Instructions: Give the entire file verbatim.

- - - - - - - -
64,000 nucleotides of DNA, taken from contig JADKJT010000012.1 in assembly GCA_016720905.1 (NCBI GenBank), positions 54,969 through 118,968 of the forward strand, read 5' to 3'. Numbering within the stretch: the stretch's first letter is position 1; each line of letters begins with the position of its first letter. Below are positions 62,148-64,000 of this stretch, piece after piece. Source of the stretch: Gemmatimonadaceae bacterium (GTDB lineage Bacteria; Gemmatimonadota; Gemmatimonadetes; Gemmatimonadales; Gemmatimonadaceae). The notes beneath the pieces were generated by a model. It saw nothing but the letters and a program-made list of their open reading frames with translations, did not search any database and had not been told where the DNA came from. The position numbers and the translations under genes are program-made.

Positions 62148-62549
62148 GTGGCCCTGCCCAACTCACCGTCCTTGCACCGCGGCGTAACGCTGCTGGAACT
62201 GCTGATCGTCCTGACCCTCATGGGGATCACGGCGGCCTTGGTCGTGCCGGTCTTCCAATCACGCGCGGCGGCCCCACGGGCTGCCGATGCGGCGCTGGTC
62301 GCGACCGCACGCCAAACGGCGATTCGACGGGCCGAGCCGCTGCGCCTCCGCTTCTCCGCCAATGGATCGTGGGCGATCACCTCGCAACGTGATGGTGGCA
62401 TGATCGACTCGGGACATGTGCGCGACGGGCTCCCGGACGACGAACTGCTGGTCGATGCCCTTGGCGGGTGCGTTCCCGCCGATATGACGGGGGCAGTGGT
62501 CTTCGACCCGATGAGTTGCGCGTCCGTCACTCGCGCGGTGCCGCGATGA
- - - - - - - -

64,000 nucleotides of DNA, taken from contig JADKJT010000012.1 in assembly GCA_016720905.1 (NCBI GenBank), positions 54,969 through 118,968 of the forward strand, read 5' to 3'. Numbering within the stretch: the stretch's first letter is position 1; each line of letters begins with the position of its first letter. Below are positions 62,148-64,000 of this stretch, piece after piece. Source of the stretch: Gemmatimonadaceae bacterium (GTDB lineage Bacteria; Gemmatimonadota; Gemmatimonadetes; Gemmatimonadales; Gemmatimonadaceae). The notes beneath the pieces were generated by a model. It saw nothing but the letters and a program-made list of their open reading frames with translations, did not search any database and had not been told where the DNA came from. The position numbers and the translations under genes are program-made.

Positions 62148-62549
62148 GTGGCCCTGCCCAACTCACCGTCCTTGCACCGCGGCGTAACGCTGCTGGAACT
62201 GCTGATCGTCCTGACCCTCATGGGGATCACGGCGGCCTTGGTCGTGCCGGTCTTCCAATCACGCGCGGCGGCCCCACGGGCTGCCGATGCGGCGCTGGTC
62301 GCGACCGCACGCCAAACGGCGATTCGACGGGCCGAGCCGCTGCGCCTCCGCTTCTCCGCCAATGGATCGTGGGCGATCACCTCGCAACGTGATGGTGGCA
62401 TGATCGACTCGGGACATGTGCGCGACGGGCTCCCGGACGACGAACTGCTGGTCGATGCCCTTGGCGGGTGCGTTCCCGCCGATATGACGGGGGCAGTGGT
62501 CTTCGACCCGATGAGTTGCGCGTCCGTCACTCGCGCGGTGCCGCGATGA